Systems thinking and design puts staff at the centre of the enterprise, enabling them to contribute and absorb the variety in demands. The insights of frontline staff in understanding customers in context and responding to their real needs, not simply offering standard services, are essential. This is discussed later in relation to customer-introduced variability. For the purposes of this paper, customer includes end users, service recipients, clients, organisations, or citizens, depending on the service.
In a report released in 2014, Locality and John Seddon criticise recent changes in public services because of the focus on efficiency from economies of scale and specialisation or standardisation. They believe that understanding demand from the customer’s point of view, designing services to absorb variety, and measuring achievement of purpose will reduce costs by eliminating failure demand. They describe this as ‘managing value, not cost’.
The principal focus of systems thinking is designing and managing the organisation with the customer mind. It involves understanding demand, managing flow, understanding what is value to the customer and what is waste, and using capability measures that tell us how well we are performing against our customer-defined purpose. Terms such as ‘demand’, ‘flow’, ‘value’ and capability are often used in local government without really understanding what they mean and how to apply them.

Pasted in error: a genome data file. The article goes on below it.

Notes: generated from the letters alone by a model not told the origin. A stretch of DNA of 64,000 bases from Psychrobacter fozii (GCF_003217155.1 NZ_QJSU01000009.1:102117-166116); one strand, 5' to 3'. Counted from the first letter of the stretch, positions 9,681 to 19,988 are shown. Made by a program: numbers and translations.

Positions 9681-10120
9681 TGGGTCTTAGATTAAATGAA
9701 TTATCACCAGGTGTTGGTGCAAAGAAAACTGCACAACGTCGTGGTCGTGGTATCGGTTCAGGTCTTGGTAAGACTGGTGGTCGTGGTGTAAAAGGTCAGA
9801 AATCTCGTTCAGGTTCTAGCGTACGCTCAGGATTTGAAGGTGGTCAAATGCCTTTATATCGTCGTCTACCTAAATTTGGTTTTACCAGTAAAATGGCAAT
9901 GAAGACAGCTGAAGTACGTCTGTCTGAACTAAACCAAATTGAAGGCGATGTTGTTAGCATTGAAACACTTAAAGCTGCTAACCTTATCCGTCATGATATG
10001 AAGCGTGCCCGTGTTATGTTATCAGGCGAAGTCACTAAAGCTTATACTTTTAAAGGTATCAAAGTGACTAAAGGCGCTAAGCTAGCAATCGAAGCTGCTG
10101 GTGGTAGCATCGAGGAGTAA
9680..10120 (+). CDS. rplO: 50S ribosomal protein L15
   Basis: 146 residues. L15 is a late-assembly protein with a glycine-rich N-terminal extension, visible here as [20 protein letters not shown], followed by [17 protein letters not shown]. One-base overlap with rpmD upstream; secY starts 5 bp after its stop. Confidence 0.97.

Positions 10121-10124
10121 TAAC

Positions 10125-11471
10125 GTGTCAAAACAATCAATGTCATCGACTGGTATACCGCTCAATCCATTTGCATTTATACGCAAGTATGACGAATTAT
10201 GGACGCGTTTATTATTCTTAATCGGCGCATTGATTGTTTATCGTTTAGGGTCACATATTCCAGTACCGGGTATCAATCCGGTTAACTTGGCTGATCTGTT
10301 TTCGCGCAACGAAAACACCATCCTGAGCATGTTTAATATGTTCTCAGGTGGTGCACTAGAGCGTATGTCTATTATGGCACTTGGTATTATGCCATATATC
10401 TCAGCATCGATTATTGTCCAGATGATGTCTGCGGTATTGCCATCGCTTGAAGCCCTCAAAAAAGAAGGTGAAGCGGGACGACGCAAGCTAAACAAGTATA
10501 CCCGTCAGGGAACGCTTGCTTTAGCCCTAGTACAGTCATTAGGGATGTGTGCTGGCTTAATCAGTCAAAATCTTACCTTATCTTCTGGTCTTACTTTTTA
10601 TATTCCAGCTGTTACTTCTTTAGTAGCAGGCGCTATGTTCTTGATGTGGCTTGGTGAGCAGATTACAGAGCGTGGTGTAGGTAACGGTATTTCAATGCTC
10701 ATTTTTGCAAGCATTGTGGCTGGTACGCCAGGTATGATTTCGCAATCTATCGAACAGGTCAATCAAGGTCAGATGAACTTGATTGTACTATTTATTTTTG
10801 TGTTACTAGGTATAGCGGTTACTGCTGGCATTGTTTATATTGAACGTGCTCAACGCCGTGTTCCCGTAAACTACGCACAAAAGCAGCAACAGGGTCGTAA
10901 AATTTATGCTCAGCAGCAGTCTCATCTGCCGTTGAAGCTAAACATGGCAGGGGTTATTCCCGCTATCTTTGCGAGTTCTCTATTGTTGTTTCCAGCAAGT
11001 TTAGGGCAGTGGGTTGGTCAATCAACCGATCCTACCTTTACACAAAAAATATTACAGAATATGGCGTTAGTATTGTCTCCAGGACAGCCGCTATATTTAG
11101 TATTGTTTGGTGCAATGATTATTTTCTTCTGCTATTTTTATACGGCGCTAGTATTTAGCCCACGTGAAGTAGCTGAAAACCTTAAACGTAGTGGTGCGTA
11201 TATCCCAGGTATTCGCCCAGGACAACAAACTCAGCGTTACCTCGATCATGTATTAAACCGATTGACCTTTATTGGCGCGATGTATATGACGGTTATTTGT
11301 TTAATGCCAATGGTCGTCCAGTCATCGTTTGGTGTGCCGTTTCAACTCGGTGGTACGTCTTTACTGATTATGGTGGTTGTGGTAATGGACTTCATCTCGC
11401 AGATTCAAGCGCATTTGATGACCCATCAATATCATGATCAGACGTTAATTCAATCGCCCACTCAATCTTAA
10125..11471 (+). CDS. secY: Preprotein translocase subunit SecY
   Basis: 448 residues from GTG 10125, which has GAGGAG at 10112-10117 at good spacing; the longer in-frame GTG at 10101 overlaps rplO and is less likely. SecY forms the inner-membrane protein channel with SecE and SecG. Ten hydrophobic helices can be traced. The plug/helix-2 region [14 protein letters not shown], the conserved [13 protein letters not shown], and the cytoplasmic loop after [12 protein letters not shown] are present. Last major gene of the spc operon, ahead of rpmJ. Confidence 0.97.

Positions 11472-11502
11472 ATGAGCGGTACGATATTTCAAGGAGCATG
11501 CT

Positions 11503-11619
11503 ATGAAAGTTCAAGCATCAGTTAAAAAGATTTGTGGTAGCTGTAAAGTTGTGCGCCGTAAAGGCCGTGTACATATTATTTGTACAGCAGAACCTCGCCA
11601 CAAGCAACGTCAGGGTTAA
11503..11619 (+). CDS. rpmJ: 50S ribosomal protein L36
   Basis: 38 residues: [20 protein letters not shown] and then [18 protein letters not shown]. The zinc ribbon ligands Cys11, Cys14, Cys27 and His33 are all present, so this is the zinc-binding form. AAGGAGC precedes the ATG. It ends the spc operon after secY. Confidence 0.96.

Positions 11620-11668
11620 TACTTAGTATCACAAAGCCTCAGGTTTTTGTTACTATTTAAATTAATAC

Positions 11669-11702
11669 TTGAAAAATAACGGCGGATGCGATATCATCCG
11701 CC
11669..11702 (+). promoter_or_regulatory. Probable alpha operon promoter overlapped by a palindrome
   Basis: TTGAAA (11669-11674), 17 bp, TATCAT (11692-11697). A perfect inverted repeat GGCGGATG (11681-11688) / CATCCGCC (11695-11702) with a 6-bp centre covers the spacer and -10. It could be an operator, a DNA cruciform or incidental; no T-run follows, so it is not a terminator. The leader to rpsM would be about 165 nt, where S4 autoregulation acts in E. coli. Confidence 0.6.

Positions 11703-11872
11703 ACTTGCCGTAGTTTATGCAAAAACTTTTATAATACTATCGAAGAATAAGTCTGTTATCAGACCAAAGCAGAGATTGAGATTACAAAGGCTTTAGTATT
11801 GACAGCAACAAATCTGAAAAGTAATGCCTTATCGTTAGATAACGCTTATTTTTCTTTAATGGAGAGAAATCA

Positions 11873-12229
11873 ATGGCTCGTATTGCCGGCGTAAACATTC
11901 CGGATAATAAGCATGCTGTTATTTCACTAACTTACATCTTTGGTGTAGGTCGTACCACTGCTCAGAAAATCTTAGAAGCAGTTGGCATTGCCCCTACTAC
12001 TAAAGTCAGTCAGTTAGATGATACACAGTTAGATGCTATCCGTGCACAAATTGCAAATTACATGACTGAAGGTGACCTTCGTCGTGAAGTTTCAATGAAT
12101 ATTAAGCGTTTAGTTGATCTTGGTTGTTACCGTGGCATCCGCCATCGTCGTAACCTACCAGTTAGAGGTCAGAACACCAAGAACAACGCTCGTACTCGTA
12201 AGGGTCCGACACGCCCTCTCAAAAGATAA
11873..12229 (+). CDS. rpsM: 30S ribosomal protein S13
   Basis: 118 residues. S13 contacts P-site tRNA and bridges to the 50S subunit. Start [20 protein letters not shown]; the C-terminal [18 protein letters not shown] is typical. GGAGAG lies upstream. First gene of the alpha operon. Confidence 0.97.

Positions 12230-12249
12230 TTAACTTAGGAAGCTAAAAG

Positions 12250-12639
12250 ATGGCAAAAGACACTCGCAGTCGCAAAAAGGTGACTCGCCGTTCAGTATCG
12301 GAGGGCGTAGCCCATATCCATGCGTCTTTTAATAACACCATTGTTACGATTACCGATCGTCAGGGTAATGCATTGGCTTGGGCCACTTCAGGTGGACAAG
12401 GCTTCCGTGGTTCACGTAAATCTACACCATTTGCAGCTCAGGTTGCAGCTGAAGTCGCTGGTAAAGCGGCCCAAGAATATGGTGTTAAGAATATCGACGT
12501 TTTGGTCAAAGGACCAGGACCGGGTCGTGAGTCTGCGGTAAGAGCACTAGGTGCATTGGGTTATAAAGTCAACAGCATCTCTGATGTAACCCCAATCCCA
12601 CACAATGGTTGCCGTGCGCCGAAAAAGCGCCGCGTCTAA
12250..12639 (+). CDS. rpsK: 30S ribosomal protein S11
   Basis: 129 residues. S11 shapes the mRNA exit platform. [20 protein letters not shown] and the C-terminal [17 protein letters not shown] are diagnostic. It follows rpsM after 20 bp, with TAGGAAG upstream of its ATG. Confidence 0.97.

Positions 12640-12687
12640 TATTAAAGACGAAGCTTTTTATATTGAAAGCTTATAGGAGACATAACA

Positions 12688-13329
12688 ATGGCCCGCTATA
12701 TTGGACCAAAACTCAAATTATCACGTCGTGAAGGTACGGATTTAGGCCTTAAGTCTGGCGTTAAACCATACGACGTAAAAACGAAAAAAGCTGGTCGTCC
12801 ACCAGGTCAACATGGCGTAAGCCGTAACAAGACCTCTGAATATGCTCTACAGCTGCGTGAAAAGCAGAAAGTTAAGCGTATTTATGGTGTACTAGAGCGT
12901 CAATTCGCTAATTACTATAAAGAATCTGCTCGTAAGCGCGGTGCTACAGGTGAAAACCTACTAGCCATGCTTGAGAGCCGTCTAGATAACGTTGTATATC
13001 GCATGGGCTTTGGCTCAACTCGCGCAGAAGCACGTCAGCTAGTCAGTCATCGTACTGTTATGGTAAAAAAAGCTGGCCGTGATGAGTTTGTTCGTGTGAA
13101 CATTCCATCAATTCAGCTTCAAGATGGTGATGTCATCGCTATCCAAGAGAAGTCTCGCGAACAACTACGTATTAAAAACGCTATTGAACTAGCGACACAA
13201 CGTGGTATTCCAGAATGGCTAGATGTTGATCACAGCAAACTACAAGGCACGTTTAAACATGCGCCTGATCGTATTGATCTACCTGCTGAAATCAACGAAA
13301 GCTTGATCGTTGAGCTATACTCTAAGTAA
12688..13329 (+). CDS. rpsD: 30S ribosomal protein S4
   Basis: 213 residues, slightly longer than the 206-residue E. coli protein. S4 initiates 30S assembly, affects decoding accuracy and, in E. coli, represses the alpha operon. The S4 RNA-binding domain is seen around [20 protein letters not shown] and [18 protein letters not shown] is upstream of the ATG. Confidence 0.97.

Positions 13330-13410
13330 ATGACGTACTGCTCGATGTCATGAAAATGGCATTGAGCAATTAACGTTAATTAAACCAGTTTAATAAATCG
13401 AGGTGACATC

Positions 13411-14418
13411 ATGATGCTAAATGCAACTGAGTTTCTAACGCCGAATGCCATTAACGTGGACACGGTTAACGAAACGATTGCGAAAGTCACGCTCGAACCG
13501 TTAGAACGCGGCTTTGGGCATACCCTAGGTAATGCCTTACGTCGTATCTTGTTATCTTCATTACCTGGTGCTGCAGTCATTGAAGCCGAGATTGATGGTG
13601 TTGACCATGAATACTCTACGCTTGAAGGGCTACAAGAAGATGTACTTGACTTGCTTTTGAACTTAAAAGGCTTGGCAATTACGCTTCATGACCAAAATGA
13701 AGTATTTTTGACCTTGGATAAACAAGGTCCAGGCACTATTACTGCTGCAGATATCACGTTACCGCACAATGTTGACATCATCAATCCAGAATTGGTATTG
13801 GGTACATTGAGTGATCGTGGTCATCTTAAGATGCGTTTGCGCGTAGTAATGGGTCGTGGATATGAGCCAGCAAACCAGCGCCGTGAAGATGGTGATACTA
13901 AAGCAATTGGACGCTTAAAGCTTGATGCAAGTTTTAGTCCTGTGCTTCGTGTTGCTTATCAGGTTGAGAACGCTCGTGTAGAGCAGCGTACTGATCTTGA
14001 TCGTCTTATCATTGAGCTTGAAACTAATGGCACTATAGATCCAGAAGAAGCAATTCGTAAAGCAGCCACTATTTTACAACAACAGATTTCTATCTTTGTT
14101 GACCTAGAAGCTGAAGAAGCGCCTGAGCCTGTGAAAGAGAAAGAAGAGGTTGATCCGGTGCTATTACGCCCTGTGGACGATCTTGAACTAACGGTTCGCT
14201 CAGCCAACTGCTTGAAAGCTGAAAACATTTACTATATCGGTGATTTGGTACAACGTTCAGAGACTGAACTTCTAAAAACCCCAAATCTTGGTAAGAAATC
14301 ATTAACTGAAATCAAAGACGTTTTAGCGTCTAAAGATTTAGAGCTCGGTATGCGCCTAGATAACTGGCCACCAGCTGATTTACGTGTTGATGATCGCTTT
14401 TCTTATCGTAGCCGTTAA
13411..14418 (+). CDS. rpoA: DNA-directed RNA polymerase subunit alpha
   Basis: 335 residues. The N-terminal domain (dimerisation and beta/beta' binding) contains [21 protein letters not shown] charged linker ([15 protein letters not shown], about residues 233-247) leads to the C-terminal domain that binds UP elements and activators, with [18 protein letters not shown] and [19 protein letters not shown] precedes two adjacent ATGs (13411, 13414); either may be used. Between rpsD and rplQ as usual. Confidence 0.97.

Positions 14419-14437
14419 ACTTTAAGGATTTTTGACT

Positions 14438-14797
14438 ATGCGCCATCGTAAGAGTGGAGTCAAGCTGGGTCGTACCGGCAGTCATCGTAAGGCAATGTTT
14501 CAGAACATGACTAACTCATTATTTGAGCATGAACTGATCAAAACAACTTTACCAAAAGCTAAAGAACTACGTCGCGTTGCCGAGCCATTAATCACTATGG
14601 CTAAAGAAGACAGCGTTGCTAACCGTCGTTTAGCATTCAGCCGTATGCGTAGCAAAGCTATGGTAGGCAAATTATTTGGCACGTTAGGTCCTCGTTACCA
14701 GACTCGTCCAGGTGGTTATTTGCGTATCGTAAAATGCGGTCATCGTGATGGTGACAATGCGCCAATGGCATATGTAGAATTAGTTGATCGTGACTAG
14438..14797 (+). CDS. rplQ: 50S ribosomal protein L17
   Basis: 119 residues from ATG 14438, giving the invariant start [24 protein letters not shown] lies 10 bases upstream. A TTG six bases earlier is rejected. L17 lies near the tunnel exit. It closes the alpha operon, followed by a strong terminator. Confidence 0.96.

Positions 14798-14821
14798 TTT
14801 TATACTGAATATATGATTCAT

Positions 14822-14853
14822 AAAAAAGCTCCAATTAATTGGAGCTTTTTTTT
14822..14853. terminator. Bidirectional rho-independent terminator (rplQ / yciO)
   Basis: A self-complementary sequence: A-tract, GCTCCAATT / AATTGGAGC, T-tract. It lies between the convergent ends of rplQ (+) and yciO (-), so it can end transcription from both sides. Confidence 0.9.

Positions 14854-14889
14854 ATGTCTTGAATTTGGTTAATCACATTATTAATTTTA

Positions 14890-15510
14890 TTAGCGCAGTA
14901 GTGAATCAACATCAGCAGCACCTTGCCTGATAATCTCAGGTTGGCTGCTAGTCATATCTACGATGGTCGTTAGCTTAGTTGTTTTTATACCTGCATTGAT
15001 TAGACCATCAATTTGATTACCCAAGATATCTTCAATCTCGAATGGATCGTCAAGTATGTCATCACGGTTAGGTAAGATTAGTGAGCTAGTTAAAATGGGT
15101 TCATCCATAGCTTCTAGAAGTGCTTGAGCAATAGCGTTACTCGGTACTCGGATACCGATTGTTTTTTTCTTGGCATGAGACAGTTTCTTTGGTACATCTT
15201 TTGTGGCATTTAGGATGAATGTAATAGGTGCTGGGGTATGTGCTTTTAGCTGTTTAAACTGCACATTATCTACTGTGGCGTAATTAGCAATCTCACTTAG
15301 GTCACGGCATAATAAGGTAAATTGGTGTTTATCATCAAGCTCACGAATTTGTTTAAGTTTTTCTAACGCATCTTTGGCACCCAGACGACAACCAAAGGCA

Flow, in particular, is an important concept. Locality and Seddon describe the service design principles underpinning ‘economies of flow’;
- Any waste in a system represents failure to provide value for customers.
- The service design should seek to provide value alone.
- Focussing on managing value to drive costs down.
- Control should be located where the work is done.
In manufacturing, organisations are able to be hierarchical and managed using command and control because the products are standard and they have economies of scale. It is very difficult to use the same approach in service organisations where the command and control organisational design typically responds to the variety of customer demands by establishing procedures, standard forms, functions, levels, specialised functions and similar. The consequence is inflexible and unresponsive operations that create waste and fail to meet customer expectations.
John Seddon contrasts command and control thinking with systems thinking to highlight the emphasis on customers, demands, capability, cooperation, learning and adaptation that is made possible through a systems thinking approach.
Command-and-control versus systems thinking (Seddon, 2003)